Accounts of the incident are being cross-checked with boatpeople who arrived in Aceh, Indonesia, four days after the alleged shooting near the village of Hinlad in Phang Nga province.
Fishermen and residents in the village say two bodies were buried after the incident and that other bodies were seen in the sea but not recovered.
An international numbers game is now being played to determine how many boatpeople arrived in Phang Nga and were still alive before the shooting on February 22 and how many did not make it to Aceh.
A boatperson speaking on a video recently obtained and published online (see below) by Phuketwan says that there were 133 people on the boat, including six women and two children, when it landed north of Phuket.
Only 121 were on the boat when it arrived in Aceh four days later. If both sets of figures are correct, then 12 people disappeared from the Rohingya boat between February 22 and February 26.
According to local fishermen, the body of a woman was among those corpses seen in the Andaman Sea after the shooting incident.
The UNHCR has called for an investigation into the events surrounding the arrival in Thailand of that boat from Burma. So have media correspondents, Phuketwan and another rights organisation, Human Rights Watch.
Prime Minister Yingluck Shinawatra indicated on Monday at a Foreign Correspondents Club of Thailand dinner that an investigation would take place.
While the accounts of the boatpeople and the villagers have been well documented by several independent sources, Thailand's military has so far been reluctant to approve an investigation or even to acknowledge that something untoward took place.
It is believe a number of boatpeople were shot or drowned when they jumped into the water in early morning darkness at a beach not far from Hinlad.
The boatpeople panicked, survivors have said, when about 20 of them were asked to leave the large boat and move to a smaller boat.
No explaination has been forthcoming from the military personnel directly involved in the incident.
Three more Rohingya boats have been noted by Hinlad villagers this week off the coast - two on Sunday and a third on Tuesday. Villagers believe all the boats were ''helped on'' by the Thai military towards Malaysia.
THE UN refugee agency has asked the Royal Thai Government to verify recent reports that a Rohingya boat was towed out from Thai waters, and that shots were fired during the interception.
UNHCR has met the survivors of a boat incident reported in Phang Nga, southern Thailand, cross-checked their accounts with other sources and established that the incident is the same one reported by boat people who arrived in Aceh, Indonesia on February 26. UNHCR staff in Indonesia have spoken to some of the 121 arrivals in this group, which includes women and children.
Those interviewed in both countries said that they left their village in Burma's northern Rakhine state around February 5. During the journey lasting three weeks, they ran out of food and water.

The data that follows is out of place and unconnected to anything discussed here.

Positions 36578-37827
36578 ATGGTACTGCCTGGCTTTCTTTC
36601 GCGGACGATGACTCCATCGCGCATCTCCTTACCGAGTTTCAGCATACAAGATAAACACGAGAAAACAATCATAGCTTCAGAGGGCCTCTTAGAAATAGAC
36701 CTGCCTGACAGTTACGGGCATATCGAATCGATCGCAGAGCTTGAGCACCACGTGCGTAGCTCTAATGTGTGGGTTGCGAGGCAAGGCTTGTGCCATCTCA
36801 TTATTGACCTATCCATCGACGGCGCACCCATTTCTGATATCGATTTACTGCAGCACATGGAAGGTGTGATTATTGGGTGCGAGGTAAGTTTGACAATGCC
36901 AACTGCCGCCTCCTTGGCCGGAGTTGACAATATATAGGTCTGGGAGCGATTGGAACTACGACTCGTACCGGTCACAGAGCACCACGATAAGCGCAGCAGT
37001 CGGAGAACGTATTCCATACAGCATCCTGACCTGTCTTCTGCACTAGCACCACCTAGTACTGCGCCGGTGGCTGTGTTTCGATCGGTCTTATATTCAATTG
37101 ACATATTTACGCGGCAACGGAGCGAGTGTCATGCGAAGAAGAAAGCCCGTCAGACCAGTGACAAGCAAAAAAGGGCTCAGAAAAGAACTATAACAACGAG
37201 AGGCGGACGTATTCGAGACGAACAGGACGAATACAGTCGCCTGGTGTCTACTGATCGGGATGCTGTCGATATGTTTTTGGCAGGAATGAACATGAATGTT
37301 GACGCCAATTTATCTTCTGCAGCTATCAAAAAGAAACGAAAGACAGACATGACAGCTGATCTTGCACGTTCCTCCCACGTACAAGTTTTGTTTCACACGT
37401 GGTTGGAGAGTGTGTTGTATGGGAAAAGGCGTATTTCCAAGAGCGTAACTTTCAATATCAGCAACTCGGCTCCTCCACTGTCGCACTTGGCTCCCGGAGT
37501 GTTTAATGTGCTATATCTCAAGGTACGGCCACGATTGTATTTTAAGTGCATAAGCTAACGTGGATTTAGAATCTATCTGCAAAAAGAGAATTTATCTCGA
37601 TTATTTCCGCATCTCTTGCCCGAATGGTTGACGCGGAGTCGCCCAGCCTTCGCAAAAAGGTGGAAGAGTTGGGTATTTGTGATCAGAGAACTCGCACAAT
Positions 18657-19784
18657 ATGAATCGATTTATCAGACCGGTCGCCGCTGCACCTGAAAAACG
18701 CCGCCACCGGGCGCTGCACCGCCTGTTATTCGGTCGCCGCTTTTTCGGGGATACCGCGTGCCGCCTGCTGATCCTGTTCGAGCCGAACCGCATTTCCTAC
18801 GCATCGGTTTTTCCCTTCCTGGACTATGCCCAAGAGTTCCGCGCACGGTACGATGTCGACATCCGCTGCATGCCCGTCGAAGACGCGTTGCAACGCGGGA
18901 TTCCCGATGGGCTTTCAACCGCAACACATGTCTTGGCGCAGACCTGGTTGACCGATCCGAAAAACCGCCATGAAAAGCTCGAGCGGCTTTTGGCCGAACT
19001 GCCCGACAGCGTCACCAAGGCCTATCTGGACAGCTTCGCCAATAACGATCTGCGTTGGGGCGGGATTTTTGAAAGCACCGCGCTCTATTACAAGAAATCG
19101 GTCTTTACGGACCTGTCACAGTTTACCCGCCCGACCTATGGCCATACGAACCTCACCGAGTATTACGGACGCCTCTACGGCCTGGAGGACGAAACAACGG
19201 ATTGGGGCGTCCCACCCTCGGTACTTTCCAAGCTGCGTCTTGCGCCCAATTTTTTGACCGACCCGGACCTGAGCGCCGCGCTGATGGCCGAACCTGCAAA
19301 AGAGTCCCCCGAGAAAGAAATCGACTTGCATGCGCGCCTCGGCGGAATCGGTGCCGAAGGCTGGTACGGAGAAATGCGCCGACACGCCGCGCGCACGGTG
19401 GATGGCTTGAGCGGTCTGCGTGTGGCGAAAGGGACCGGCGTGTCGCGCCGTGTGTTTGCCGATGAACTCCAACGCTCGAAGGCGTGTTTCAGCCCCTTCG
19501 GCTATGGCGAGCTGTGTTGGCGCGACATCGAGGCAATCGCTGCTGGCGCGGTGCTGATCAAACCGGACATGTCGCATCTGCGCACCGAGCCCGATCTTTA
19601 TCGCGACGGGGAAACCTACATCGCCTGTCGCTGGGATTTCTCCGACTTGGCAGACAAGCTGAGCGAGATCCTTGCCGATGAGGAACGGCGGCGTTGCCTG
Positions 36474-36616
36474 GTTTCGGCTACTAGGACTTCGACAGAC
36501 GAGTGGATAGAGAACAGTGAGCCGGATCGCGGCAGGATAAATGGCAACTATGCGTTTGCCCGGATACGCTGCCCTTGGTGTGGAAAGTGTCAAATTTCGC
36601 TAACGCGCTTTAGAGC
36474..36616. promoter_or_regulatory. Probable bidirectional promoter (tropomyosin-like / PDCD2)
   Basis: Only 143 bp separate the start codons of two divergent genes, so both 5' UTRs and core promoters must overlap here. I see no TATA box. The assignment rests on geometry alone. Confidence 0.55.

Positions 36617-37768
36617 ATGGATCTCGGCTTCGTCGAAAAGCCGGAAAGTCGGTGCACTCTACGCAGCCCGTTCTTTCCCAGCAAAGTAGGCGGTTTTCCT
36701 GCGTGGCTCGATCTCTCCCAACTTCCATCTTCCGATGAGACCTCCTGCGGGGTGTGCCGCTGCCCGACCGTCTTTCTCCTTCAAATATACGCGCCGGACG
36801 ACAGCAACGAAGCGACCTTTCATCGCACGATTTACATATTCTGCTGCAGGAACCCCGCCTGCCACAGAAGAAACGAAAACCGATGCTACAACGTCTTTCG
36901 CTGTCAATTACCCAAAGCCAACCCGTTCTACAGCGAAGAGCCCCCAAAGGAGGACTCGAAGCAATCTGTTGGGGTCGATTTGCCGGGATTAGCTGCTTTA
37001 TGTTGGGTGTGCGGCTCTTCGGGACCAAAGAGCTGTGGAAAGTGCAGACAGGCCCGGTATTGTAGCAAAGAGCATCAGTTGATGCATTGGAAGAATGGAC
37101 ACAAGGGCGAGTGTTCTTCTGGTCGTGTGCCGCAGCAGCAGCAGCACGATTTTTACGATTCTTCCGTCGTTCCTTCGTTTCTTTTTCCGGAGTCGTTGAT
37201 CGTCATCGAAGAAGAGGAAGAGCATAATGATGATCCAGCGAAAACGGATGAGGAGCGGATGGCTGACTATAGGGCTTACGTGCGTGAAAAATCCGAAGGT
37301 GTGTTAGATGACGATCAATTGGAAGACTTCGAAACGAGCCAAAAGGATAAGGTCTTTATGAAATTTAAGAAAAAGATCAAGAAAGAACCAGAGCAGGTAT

When intercepted by authorities in Thai waters, they were provided with some assistance and then twice towed from Thai waters out to sea.
According to converging accounts, at least three shots were fired during interception, but information is conflicting as to whether these were warning shots or actually aimed at the passengers.
Survivors and local fishermen near Phuket said two dead bodies were recovered from the sea, though it was unclear if the cause of death was shooting or drowning.
UNHCR is gravely concerned that people fleeing unrest could have been turned away and exposed to further distress in their search for safety.
We are seeking access to such boats intercepted in the high seas.
Following the inter-communal violence in Burma's Rakhine state last year, thousands of people have boarded smugglers' boats from the Bay of Bengal to seek safety and stability further south.
More than 7000 people are estimated to have taken this dangerous voyage in the first two months of this year, though the clandestine nature of these movements makes it difficult to know the real scale of the movements.
Amid news reports of boats being pushed back to sea, some boats have arrived on the shores of countries in South-east and South Asia.
Since January, more than 1800 boat arrivals - the vast majority Rohingya from Rakhine state - have been accepted on Thai soil and provided assistance in shelters and immigration detention facilities mainly in the south.
UNHCR has welcomed the Thai government's decision to provide them with six months of temporary protection while solutions are sought.
In Indonesia's Aceh province, more than 180 presumed Rohingya have arrived so far this year, among them 12 women and 58 children. The youngest is a seven-month-old baby.
The local authorities in Aceh are providing medical and other assistance. The International Organisation for Migration is providing food and relief supplies.
The local community and civil society have also donated food, clothes and sanitary items. UNHCR is interviewing them to assess their protection needs.
In Malaysia, two boats have been picked up in the last week with some 320 people believed to be Rohingya in need of international protection.
In mid-February, a boat with over 30 people was rescued in Sri Lanka, reportedly after some 90 of their fellow passengers had died of starvation and dehydration during the long journey from the Bay of Bengal.
The survivors joined another 130 people reportedly originating in Burma and Bangladesh who had arrived in Sri Lanka earlier this year.
UNHCR is appealing to all States in the region to keep their borders open to people fleeing persecution. Our offices are ready to support States in assisting and protecting these individuals.
THE ABC learns of claims that the Thai military shot Rohingya asylum seekers fleeing conflict in western Burma.
A military vessel connects with a Rohingya boat
Would-be refugees on a beach at Surin island